Argyle council members unanimously approved a zoning change Tuesday to allow a 90-lot subdivision off Country Club Road as residents packed the council chambers to offer pros and cons.
The 5T Ranch owned by Miles Production, LP will be developed by James R. Harris Partners, LLC with varying lot sizes to meet the town’s comprehensive land use plan, according to Justin Welborn, a partner with the Fort Worth-based development company which also developed The Oaks of Argyle.
The 55.16-acre property falls within five land-use designations, which require the varying lot sizes, Welborn said. The overall density is 1.6 units per 1 acre. The project includes about 18.7 acres of green space including three soccer fields, tee-ball fields, a playground, picnic tables, an estimated 300 additional trees, a shaded area and a 200-foot buffer from Country Club Road, he said. The entry will be designed with a horse ranch concept.
The park concept has proven popular with another development in Aledo, Welborn said. “It engenders a sense of community within that development,” he said.
The proposed development has gone before town officials several times in the past couple of years with the developer cutting the number of lots from 142 to 90 and allowing more open space for the amenities. Though the current development concept has not gone before the Planning and Zoning Commission, an earlier concept was denied, requiring a super majority vote by the town council to approve the zoning change from agricultural district to planned development-single family residential minimum 10,000-square-foot lots on Tuesday. Under the town’s land-use plan, a total of 104 lots would have been allowed.
Welborn said the project will generate an estimated $1 million in additional revenue to the Argyle Independent School District with an estimated 59 additional students expected on build-out. The town would see a total of $968,670 in fee income from the project, he said.
Kevin Sanders, an Argyle resident for 13 years, told council members the project would help “keep Argyle relevant.” After attending a number of meetings, Sanders said it was evident that Argyle was split between groups asking for no growth and others who were pro-growth.
“Keep us relevant with quality developments like 5T Ranch,” he said, adding that quality residential development will attract quality commercial. “You can’t get commercial without residential,” Sanders said. “We should not shut the doors and keep others from moving here.”
Other residents in favor of the project pointed to the park as being something the town needed since it currently has a parks board but no parks.
Jack Burdett, chairman of the Miles Foundation which owns the property, reminded the council that Ellison Miles, a former World War II fighter pilot, relocated to Argyle. Prior to his passing in 2004, Miles asked the foundation to invest in Argyle. “We’ve been particularly excited about the 5T Ranch concept,” Burdett said. “Because we hold other tracts of land in Argyle, it is in our best interest to do the very best for Argyle.”
Scott Norton, a resident of a Argyle for 51 years, told the council it has taken four times to get the development to its current state. “How are we going to preserve our open spaces with high density houses,” he asked.
William Lightner said he moved to Argyle from Lantana to get away from high density. “Lantana was a quality development but we didn’t want to raise our son with cars whizzing by every day. We’re not against development, we’re against high density development.”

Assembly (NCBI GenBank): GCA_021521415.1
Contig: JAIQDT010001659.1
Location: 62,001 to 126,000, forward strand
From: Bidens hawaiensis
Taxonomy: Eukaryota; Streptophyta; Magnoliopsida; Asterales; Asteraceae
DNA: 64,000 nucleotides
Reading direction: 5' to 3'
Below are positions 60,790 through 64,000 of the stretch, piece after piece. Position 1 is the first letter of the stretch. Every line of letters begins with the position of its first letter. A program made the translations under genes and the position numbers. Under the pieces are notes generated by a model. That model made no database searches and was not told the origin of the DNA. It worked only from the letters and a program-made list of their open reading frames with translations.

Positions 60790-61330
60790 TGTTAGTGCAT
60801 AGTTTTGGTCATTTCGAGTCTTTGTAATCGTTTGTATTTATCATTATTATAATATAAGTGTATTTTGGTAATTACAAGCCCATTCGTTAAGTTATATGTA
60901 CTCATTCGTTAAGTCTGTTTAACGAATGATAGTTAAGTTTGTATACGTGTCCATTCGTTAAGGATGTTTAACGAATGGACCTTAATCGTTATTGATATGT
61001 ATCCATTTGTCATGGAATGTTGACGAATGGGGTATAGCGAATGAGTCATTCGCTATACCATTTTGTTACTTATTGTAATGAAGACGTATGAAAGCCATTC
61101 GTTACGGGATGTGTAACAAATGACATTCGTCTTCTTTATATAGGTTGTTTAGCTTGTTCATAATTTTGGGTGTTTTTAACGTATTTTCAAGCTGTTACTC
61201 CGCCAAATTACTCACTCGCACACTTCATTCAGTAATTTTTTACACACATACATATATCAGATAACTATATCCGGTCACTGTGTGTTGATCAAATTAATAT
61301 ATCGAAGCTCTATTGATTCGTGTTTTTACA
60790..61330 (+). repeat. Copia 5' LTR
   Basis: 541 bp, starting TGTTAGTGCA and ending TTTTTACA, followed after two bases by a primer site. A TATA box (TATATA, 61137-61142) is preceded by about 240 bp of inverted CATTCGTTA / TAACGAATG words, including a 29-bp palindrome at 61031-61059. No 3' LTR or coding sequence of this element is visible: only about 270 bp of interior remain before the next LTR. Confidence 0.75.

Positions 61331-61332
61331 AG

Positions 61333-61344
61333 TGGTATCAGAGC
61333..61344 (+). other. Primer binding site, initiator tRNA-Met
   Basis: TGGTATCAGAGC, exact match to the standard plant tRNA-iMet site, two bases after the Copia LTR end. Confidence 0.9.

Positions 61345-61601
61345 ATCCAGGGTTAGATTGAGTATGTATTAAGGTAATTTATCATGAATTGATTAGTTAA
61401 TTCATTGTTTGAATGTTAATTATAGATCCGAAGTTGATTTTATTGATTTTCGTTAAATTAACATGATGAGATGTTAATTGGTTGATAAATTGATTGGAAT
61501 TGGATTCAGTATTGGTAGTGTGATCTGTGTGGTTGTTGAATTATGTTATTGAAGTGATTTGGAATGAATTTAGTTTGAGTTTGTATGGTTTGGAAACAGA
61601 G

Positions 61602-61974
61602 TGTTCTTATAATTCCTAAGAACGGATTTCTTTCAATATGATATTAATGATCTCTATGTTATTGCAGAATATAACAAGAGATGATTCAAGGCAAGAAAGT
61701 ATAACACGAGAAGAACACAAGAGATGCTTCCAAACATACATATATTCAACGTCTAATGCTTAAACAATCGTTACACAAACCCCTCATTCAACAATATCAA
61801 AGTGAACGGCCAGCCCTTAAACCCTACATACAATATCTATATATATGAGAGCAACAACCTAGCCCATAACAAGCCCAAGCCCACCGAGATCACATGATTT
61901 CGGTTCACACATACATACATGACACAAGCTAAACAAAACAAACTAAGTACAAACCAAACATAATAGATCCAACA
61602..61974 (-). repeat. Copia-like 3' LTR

Patricia Peckham, who lives next to the 5T Ranch, asked about drainage issues with development of the property. “No one is talking about the flood situation,” she said. “My house is on a hill; 5T is also on a hill. The beautiful homes across the street will be flooded.”
An engineer with the development company later told the council the project was designed with two detention ponds on the northeast corner to hold additional runoff from heavy rains that would drain quickly and stay dry without retaining any water.
Others speaking against approval of the development cited the need for more 2-acre and larger tracts of land that originally attracted them to move to Argyle. Several said it had taken them years to find the larger tracts and they believed there was a demand for them. Several residents also cited concerns that allowing the 5T Ranch development would set the stage for other similar developments.
Welborn said properties are available online but they are expensive. In the development, the larger one-third acre developments could cost $150,000 just for the land. The cost of the custom-built homes are proposed at $500,000 plus.
“We need to decide as a group whether this meets the master plan,” Joey Hasty told fellow council members after several lengthy discussions about specific changes the council hopes to make to the master plan in the coming months. “To me, it meets the spirit and the intent of the comp plan,” Hasty added.
Council members asked the developer if he would be willing to meet with town officials and the council when more specific plans were available to review any concerns about design elements or other aspects of the proposed development. Welborn indicated he would be willing to meet with Argyle officials during the planning phase.
Mayor Peggy Krueger said the council recently met in a workshop to discuss different areas of the comprehensive land use plan and outlined some areas they were concerned about. “This council is extremely sensitive to density,” she said. “I think this is a beautiful concept. I think it does meet the spirit of the comp plan and I think that the developer has finally come up with something that Argyle can be very proud of.”